Sechin worked closely with Putin for the following decade. Between 2004-08, he served as a deputy chief in Putin’s administration and later as deputy prime minster following Putin’s second completed presidential term in 2008. However, he was not be a part of Putin’s administration for the president’s third stint in office in 2012, and instead transitioned to a full-time position as the president of state-owned oil giant Rosneft. Sechin had been placed as the chairman of of the board of directors in 2004 but only took on the title of president after leaving politics eight years later.
Much has been made of Sechin’s position with Rosneft. Reports suggest that he was the architect behind the demise of oil giant Yukos in 2003. Rosneft promptly swallowed Yukos’ assets after Mikhail Khodorkovsky, considered the wealthiest man in Russia at the time, was arrested, charged with fraud, and given a nine-year sentence. However, the Russian government brought new charges of embezzlement and money laundering in 2010 and his prison sentence was extended for another four years. Putin personally pardoned the diminished oligarch in 2013, though that hasn’t stopped Khodorkovsky from blaming Sechin for being the mastermind behind his demise and for plundering his oil company.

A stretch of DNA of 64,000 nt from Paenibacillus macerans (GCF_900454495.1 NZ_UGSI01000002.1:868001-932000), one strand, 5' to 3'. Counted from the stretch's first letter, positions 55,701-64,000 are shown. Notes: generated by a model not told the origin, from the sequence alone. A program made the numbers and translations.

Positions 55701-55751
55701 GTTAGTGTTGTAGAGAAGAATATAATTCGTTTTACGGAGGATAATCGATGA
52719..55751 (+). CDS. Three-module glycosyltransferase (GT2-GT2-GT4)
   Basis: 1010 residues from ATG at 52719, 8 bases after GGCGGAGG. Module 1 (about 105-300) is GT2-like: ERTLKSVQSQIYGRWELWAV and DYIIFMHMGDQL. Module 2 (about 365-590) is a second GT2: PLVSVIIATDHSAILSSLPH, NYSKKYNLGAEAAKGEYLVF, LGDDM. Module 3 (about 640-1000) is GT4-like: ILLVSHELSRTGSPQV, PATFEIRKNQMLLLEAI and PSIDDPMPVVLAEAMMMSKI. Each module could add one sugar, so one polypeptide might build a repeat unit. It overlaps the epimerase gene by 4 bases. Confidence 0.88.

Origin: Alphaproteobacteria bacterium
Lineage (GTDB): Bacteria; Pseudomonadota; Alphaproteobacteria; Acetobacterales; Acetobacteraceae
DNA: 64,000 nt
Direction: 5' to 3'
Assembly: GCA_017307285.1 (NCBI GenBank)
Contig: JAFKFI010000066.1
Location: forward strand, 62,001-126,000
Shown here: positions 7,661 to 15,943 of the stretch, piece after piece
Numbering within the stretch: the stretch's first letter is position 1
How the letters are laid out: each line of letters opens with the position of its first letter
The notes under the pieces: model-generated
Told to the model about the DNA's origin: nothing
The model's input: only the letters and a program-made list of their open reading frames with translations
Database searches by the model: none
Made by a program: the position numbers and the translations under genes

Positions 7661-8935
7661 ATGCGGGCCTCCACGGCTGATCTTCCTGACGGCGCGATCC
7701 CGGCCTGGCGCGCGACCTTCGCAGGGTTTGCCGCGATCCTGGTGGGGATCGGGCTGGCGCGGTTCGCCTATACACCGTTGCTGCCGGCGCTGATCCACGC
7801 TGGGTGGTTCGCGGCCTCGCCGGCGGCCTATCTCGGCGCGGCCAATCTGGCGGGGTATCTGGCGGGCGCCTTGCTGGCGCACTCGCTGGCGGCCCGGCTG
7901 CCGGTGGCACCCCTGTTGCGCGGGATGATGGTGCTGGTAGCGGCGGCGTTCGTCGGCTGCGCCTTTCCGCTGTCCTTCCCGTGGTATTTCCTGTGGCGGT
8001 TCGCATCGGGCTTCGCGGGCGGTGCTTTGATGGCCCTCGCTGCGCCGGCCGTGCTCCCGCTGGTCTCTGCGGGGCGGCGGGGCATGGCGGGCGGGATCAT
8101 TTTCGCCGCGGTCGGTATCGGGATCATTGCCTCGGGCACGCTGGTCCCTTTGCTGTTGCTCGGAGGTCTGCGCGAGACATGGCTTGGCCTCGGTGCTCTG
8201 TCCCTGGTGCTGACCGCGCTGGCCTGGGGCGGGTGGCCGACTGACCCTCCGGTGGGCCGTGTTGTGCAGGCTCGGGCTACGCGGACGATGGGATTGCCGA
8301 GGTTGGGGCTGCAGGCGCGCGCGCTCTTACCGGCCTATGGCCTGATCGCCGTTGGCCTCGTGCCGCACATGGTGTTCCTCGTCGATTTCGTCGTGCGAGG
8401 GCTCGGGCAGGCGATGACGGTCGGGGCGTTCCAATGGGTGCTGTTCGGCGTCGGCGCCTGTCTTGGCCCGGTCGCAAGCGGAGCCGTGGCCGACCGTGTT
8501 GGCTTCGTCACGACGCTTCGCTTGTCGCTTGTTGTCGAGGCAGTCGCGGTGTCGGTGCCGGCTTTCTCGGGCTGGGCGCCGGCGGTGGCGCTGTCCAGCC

It is here that Sechin began to earn his reputation as ruthless and unrelenting. Russian media, previously unaware of the shadowy figure in Putin’s administration, began to refer to him as “Darth Vader.” He seemingly managed to bring Russia’s energy sector under government control and helped Moscow regain some of the power and sway it had lost during the initial years following the collapse of the Soviet Union. As Sechin grew to become Russia’s most powerful oil tycoon, so did the Kremlin’s sphere of influence over the energy sector and the Russian state’s economic competitiveness on an international scale.